Coca-Cola Set To Enter The Coffee Market In Brazil

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Brazil is one of the most important markets for The Coca-Cola Company (NYSE:KO). Brazil is also in deep recession. Coca-Cola’s volume sales declined 4% year-over-year in the country last year, and by 5% through the first half of this year. Falling beverage consumption in Brazil is a byproduct of weak economic conditions — falling disposable incomes and low customer confidence, buoyed by high interest rates, debt, and inflation.

KO Q&A 13

However, things might start looking up for Coca-Cola in Brazil in the third quarter, especially due to the higher marketing activity during the Olympic games taking place right now in Rio. Coca-Cola is sponsoring this global event, which attracts a large number of tourists. Coca-Cola already boasts a strong brand appeal in Brazil, and increased marketing and promotional activities centered on the Olympics could have attracted more consumers for its soft drinks in Q3, especially tourists. Coca-Cola believes in expanding its consumer base through experiential marketing, which aims at creating an emotional connect with customers. Positive consumer perception is crucial for Coca-Cola, as it faces headwinds in the carbonated soft drinks (CSD) category due to the unhealthy tag associated with these drinks. Considering that Brazil forms as much as 7% of the company’s net volume, getting a boost in Q3 will help spur the beverage giant’s overall results.

Coca-Cola has now set its eyes on the coffee industry in Brazil, which is the largest producer and exporter of coffee in the world and the second largest consumer of coffee, behind the U.S. The company will begin selling packaged arabica coffee beans in the country this year, and later spread the distribution to the rest of the country starting in 2017, through a local tea brand it owns called Leão. Coca-Cola has already entered the fluid milk market in the U.S. through its brand Fairlife, and now plans to enter the coffee segment, which will bring in incremental sales in Brazil. Coffee is expected to grow at a CAGR of 6% through the end of the decade in Brazil, at constant 2015 prices, reaching over $7 billion in 2020. In retail volume terms, sales are expected to grow at a CAGR of 3% through 2020. [1]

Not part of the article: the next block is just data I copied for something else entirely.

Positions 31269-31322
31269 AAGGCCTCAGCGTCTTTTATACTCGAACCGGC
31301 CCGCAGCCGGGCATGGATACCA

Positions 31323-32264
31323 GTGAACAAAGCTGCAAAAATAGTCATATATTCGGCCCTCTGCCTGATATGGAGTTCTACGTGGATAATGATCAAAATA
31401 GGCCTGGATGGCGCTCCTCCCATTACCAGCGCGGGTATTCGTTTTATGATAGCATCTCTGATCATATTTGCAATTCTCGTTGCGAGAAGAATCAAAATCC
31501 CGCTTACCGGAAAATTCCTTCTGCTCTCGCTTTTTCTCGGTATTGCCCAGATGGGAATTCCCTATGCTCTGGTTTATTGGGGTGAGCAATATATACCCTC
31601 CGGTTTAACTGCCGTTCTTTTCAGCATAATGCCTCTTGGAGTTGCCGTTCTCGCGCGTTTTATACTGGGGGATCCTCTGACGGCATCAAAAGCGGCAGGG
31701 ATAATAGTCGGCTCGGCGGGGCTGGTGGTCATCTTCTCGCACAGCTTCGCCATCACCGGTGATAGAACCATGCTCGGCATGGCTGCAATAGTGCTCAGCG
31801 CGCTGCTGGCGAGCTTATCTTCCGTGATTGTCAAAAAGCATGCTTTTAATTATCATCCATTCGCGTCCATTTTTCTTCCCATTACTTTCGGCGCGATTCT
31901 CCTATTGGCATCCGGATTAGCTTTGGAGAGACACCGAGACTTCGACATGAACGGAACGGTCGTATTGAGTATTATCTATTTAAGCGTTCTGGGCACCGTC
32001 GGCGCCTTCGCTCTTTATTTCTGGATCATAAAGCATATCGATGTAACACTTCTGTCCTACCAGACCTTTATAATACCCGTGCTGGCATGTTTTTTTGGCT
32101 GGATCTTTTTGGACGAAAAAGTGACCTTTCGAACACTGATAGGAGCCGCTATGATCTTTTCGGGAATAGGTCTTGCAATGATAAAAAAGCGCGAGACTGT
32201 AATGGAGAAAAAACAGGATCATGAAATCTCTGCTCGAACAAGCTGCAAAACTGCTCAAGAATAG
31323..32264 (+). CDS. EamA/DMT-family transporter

What could work for Coca-Cola in Brazil is that this coffee brand will be a premium offering. The company plans to offer blends made exclusively from arabica, which are premium beans. Although Brazil is the world’s largest producer of arabica coffee, these beans are mainly exported and rarely accessed by domestic customers. Economic inequality in Brazil is one of the highest in the world. High interest and inflation rates and tight credit availability don’t tend to adversely impact the more affluent individuals, and this could be one of the reasons why premium products could grow at a rapid pace in the economy that is otherwise struggling. Coca-Cola’s premium coffee would not only bring in incremental sales, but also be accretive to margins in the long term.

This development also comes at the right time, when a drought across robusta plantations in Brazil this year has raised prices for this type of coffee that’s typically the cheapest. In some cases, robusta beans are now more expensive than arabica. The price difference between robusta and arabica beans has narrowed and this aligns with Coca-Cola’s strategy of introducing its premium brand of coffee. This is because Brazilian consumers typically consider price as the most important factor in buying coffee, while giving lower preference to flavor. The cheaper robusta coffee would have been a strong competition to Coca-Cola’s arabica coffee. Robusta is usually preferred due to its cheap prices, which outweighs its weakness as a bitter-tasting coffee. Arabica, on the other hand, has a smooth flavor and is preferred for high-end drinks. Because of the higher prices of robusta, suppliers are set to switch to more arabica usage in the near term. Thus, Coca-Cola will face less competition from robusta coffee, which could have been a very stiff competition due to its traditionally lower price points.

Brazil is going through tough times economically, but Coca-Cola’s strategy in the country of emphasizing affordable packages and higher activation during the Olympics could help boost volume sales in the second half of the year. In addition, Café Leão coffee is expected to add meaningful sales starting next year.

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Notes:

1) The purpose of these analyses is to help readers focus on a few important things. We hope such lean communication sparks thinking, and encourages readers to comment and ask questions on the comment section, or email content@trefis.com
2) Figures mentioned are approximate values to help our readers remember the key concepts more intuitively. For precise figures, please refer to our complete analysis for Coca-Cola

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Notes:
  1. Coffee in Brazil, euromonitor.com []
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